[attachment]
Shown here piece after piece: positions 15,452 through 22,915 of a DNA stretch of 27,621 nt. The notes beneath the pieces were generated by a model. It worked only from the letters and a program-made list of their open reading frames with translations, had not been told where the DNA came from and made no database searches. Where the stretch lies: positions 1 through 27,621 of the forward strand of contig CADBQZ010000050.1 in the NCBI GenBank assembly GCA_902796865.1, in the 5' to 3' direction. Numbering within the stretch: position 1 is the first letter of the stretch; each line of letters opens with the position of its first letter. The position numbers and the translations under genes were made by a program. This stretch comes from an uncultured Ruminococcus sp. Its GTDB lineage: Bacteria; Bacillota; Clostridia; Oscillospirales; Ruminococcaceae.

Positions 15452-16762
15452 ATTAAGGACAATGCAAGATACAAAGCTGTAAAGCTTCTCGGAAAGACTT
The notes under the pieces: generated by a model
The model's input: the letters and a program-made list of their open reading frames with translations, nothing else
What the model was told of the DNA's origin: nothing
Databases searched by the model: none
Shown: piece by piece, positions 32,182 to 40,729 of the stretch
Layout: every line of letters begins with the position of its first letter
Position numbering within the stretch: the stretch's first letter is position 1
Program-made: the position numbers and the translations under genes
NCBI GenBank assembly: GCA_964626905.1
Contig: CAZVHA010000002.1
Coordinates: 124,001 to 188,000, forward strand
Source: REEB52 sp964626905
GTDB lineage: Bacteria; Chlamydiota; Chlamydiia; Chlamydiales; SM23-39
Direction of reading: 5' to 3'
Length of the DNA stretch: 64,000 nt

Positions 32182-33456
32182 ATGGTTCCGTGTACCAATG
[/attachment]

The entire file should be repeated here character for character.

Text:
Shown here piece after piece: positions 15,452 through 22,915 of a DNA stretch of 27,621 nt. The notes beneath the pieces were generated by a model. It worked only from the letters and a program-made list of their open reading frames with translations, had not been told where the DNA came from and made no database searches. Where the stretch lies: positions 1 through 27,621 of the forward strand of contig CADBQZ010000050.1 in the NCBI GenBank assembly GCA_902796865.1, in the 5' to 3' direction. Numbering within the stretch: position 1 is the first letter of the stretch; each line of letters opens with the position of its first letter. The position numbers and the translations under genes were made by a program. This stretch comes from an uncultured Ruminococcus sp. Its GTDB lineage: Bacteria; Bacillota; Clostridia; Oscillospirales; Ruminococcaceae.

Positions 15452-16762
15452 ATTAAGGACAATGCAAGATACAAAGCTGTAAAGCTTCTCGGAAAGACTT
The notes under the pieces: generated by a model
The model's input: the letters and a program-made list of their open reading frames with translations, nothing else
What the model was told of the DNA's origin: nothing
Databases searched by the model: none
Shown: piece by piece, positions 32,182 to 40,729 of the stretch
Layout: every line of letters begins with the position of its first letter
Position numbering within the stretch: the stretch's first letter is position 1
Program-made: the position numbers and the translations under genes
NCBI GenBank assembly: GCA_964626905.1
Contig: CAZVHA010000002.1
Coordinates: 124,001 to 188,000, forward strand
Source: REEB52 sp964626905
GTDB lineage: Bacteria; Chlamydiota; Chlamydiia; Chlamydiales; SM23-39
Direction of reading: 5' to 3'
Length of the DNA stretch: 64,000 nt

Positions 32182-33456
32182 ATGGTTCCGTGTACCAATG